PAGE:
Sacrament Meeting came later that afternoon, and while the priests blessed the bread, I dissected my week. I’d been far from perfect, but fortunately I’d confessed my sins to Mom that morning. I wondered if I might have done something in the interim that I’d forgotten, but reasoned that because I’d been at church it was unlikely. Satisfied, I offered a quick prayer seeking forgiveness, and prepared myself to partake.
A 12-year-old deacon carried the Sacrament from row to row. When he got to our family’s pew, he stopped beside me and extended the tray. I reached out to take the morsel in my right hand. From the corner of my eye I saw the bishop seated behind the pulpit, his eyes closed in prayer.
In an instant, an image of him, naked and heaving on top his wife’s body, flashed through my mind.
Surprise shocked me, and my hand flickered back from above the tray. The deacon’s blank expression broke with curiosity. I dismissed the thought with a determined blink and extended my hand again, but the image returned, this time more clearly than before. Trembling, I took the tray from the deacon and passed it quickly to Neal, careful not to make eye contact with anyone who might wonder why I had refused.
For three weeks in a row, I was haunted by the image of my bishop’s large, pulsating backside. When I walked to church, I vowed it wouldn’t overtake me. I begged Heavenly Father to bless me with clean thoughts. And for the first couple of hours, I was safe. I belted out children’s songs, participated in lessons. But the moment we gathered in the chapel and the priests knelt behind the ordinance table to bless the bread and water, all I could see was the bishop’s white flesh rolling like a thundercloud across his wife’s receptive bosom.
The fourth time I refused, my father grabbed my hand before I passed the tray, his grip hard. “What’s going on?” he whispered.
I shook my head. “I can’t talk about it.”
He looked at me with bewilderment. “You are sorting this out after church with your mother,” he said. “We need to know what’s happening.”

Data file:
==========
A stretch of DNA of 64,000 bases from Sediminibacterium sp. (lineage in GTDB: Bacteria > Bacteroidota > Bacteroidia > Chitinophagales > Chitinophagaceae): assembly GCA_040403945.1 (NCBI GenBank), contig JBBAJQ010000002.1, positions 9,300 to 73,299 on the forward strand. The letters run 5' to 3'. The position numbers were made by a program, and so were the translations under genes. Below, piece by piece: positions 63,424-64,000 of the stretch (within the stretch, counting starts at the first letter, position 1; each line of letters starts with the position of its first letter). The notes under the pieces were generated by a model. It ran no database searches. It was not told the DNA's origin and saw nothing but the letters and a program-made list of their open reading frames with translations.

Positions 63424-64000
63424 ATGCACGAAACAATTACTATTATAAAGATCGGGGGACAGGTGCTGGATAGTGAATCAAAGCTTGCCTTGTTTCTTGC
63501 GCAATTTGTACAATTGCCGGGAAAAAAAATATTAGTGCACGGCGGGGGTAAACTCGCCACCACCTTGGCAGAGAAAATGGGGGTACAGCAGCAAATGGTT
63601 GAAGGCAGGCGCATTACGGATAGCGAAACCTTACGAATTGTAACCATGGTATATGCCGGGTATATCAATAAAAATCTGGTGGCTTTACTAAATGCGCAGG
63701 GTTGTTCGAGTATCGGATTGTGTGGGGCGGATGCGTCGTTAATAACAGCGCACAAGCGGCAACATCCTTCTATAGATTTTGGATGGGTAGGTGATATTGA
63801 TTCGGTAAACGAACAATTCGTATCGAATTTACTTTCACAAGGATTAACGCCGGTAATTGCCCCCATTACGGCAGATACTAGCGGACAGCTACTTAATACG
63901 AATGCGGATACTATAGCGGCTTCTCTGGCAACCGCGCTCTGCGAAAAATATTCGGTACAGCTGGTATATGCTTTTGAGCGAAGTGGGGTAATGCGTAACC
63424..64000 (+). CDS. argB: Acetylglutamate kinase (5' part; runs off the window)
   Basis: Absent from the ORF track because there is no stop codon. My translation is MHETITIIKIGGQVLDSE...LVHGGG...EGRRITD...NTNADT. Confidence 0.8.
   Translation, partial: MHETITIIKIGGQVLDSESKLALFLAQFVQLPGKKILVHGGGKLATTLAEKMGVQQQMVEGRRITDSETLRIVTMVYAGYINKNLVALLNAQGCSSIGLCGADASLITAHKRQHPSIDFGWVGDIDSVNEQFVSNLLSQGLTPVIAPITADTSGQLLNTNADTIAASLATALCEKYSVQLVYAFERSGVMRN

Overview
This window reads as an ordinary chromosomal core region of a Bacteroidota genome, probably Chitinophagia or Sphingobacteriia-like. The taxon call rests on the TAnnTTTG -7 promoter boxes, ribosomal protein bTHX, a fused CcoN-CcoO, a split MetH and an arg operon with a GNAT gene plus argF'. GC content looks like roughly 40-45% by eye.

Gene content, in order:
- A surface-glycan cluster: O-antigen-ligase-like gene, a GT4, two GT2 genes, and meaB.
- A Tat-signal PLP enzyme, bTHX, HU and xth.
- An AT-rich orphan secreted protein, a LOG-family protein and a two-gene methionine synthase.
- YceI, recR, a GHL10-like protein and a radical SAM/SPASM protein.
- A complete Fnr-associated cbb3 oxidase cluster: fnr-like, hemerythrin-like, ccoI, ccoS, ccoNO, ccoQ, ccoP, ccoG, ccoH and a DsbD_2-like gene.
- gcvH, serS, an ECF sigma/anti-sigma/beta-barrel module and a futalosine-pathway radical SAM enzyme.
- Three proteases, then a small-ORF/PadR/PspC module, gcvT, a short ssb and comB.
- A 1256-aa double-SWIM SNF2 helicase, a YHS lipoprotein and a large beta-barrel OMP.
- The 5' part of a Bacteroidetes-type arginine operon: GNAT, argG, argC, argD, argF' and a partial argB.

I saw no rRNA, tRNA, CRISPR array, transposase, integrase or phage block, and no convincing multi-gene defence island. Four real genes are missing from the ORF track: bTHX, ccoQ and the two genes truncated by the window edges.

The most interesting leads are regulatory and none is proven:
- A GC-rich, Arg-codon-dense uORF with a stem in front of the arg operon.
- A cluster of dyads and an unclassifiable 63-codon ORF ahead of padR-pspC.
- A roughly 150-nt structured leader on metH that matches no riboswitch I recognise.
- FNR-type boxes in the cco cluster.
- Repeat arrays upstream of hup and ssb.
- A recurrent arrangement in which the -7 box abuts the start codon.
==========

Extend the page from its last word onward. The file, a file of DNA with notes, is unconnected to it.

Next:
I nodded miserably. Although I usually confessed everything to Mom, there was something about this that was so shameful I hadn’t dared mention it even to her.
The moment we got home, Mom whisked me away to her room and sat me down on the bed. She hovered above me, blue eyes cloudy with concern. “Katie, whatever it is, you can tell me,” she said. “I’m here for you.”
I slumped, my head in my hands. “It’s bad,” I said. “Really, really bad.”
She held her breath. “It’s okay, sweetie. I can take it.”
I glanced up. Her face had the look of a hospital patient who expected terrible news but had summoned just enough courage to conceal the full depth of her concern. She half-smiled. I cringed. I knew I would have to tell her. If not now, then soon, and the faster I spat it out, the faster this would all be over. Before I could talk myself out of it, I blurted as quickly as I could, “Ikeepthinkingdirtythoughtsaboutthebishop.”
The confession hung in the air like a withering balloon.
She cleared her throat. “I’m sorry?” she said. “Can you say that again?”
“I said, ‘I keep thinking dirty thoughts about the bishop.’”
“That’s what I thought you said.”
There was a long pause. I watched her anxiously through my fingertips. For the briefest moment I thought she might burst out laughing: a sudden lightness danced in her eyes, but it evaporated in an instant, and I wondered if I had imagined it. When she spoke again, her voice was solemn and careful. “I can imagine that would be very…disturbing.”
“But, you know, it happens to everyone.”
My head snapped up. “It does?”
“Oh, sure,” she said. “I’ve even had moments when I’ve been in the temple and started thinking weird things.”